I motored a bit along the northern shore, in the lee of the northerly, and dropped the hook in 12 feet. By this time it was dark, with a crescent moon, and a wonderful display of stars in a cloudless night sky. I lit the oil anchor light and hung it on the foredeck.
Settling back in the dark cockpit on a cushioned seat, I mixed some black Gosling’s rum with o.j. in a tin cup and went for a cigar. The wind was gusty, swinging the boat around, which continuously offered new vistas. But there was little chop. I thought again about that crowd over in the anchorage (I could see the lights on shore) worried about dragging and trying to sleep in all that bouncing around.
Sitting there doing nothing for two hours in absolute peace revived the joys of anchoring in a sheltered creek, as opposed to being locked in at a marina. Around 11 o’clock I inflated my air mattress with a battery-powered pump and bunked in for the night, not worried about wind whistling in the rigging.
I was awakened around 6 a.m. by the silent alarm of a brilliant sun lighting up the cabin. By 7:30, I was raising the anchor, only to be stopped at the top of my 12-foot chain on the rode. The Danforth had dug in securely during the night and I had to motor forward to pull it loose.
View from the water
Leeds Creek is narrow and only 3 miles long, and goes in a straight line, west to east, until it runs out of water at a fixed bridge (6 feet vertical clearance) at Tunis Mills. There are nine wooded, unnamed coves along the way and few houses, except inside the mouth where two large estates dominate the entire southern shore.
The older of these two estates is Fairview, the second one to starboard and one of the great federal manor houses of Talbot county. Built in the early 1800s, its principal elevation faces north across a wide, open lawn. On either side are clusters of large trees and a box garden, thought to be the oldest in the county. An American flag flies from a high pole near the shore, day and night. These grand estates are only visible by water. Motorists see only a private road entrance that reveals nothing.
In the creek I counted three anchored sailboats, a large motoryacht, and a raft-up of three cabin cruisers — all spread wide apart.
I had brought along with me Boyd Gibbons’ “Wye Island,” in which he writes about the eccentric rich couple who built the so-called “Pink Castle.”
This Spanish-style, tile-roofed villa fronts on the Miles River on 275 acres once patrolled by Irish wolfhoundsand armed sentries on horseback. It was built in 1922 as a hideout fortress by Glenn L. Stewart, an heir to a Pittsburgh fortune with a reputation for being an eccentric playboy. His Irish wife was Jacqueline Archer, a dog lover educated in Paris and the godmother of Gloria Vanderbilt, “the poor little rich girl.” She was even richer than her husband.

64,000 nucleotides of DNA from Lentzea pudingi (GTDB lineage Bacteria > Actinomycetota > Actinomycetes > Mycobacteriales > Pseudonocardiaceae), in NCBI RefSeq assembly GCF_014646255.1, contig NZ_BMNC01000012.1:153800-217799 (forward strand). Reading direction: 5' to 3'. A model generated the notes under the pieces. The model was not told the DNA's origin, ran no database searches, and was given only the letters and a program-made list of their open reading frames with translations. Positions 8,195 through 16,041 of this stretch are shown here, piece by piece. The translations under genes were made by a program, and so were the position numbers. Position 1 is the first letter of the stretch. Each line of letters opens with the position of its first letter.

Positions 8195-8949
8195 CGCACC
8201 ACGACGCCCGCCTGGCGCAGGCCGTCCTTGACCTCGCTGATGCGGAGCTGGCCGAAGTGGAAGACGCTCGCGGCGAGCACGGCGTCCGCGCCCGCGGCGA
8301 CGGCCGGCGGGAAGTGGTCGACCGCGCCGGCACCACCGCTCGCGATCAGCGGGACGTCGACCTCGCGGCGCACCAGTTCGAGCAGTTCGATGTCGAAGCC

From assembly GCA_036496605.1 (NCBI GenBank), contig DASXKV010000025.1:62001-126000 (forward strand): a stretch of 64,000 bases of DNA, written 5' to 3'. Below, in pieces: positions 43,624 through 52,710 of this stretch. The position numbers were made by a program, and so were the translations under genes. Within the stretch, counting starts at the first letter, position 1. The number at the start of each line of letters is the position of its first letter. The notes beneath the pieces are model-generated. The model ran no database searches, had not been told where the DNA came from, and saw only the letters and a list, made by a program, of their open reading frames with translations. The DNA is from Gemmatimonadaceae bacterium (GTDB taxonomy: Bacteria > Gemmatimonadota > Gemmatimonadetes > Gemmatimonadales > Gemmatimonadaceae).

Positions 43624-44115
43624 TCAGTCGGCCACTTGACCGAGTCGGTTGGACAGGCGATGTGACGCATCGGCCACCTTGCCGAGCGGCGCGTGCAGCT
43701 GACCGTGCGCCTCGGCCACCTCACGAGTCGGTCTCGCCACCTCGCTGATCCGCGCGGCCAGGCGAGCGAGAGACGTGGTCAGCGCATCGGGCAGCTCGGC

“The doors were of half-inch steel plate sandwiched between thick slabs of solid oak, and secured by large Fox police locks,” writes Gibbons. “Most of the castle windows were narrow slits about 4 feet high — just enough space to poke through a rifle. The walls were almost 3 feet thick.”
The couple lived opulently, owning mink coats, gold watches, a toy steam locomotive, Tiffany bowls, hundreds of pieces of silver flatware, trunks full of jewelry, diamonds, emeralds, a 1931 Dusenberg convertible, a 1924 Packard and three more cars, and a Steinway grand player piano. A basement accessed through a hidden stairway reportedly contained hordes of cash; bushel baskets and grain sacks full of jewelry; $6,000 in silver dollars and 10- and 20-dollar gold pieces.
After the couple died, the property was owned by Adolph Pretzler, their Austrian bodyguard and manager of their affairs. Today, Pretzler’s widow, Ello, lives alone there.
After leaving Leeds Creek and rounding the green marker, I motored past Deepwater Point. Ducking spray and glancing over to starboard, I saw the red roof tiles of the Pink Palace and grew curious about it. Maybe next time I’ll bring my dinghy and make a creek landing by water in another attempt to meet Mrs. Pretzler to sort out this bizarre fable.
The motorsail out the Miles River, in the teeth of a northerly gusting to 18, was a rough, wet bash to Rich Neck when I was at last able to fall off the wind. I shut off the engine, rolled out the jib, and went flying on a starboard reach to Bloody Point, where I motorsailed north in a light, fickle headwind back home to Annapolis and the real world.